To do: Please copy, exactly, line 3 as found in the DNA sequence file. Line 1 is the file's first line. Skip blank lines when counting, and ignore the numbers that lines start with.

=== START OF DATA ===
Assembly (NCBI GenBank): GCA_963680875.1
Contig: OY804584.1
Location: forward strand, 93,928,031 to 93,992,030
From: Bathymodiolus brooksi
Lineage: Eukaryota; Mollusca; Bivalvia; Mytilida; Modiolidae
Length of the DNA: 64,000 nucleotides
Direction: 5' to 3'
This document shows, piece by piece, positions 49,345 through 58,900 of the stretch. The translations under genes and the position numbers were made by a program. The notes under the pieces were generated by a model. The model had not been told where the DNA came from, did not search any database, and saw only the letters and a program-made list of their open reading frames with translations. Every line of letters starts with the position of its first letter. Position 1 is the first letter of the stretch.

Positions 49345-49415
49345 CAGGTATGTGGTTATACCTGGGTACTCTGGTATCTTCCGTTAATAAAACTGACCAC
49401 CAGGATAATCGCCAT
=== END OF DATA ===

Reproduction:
Location: forward strand, 93,928,031 to 93,992,030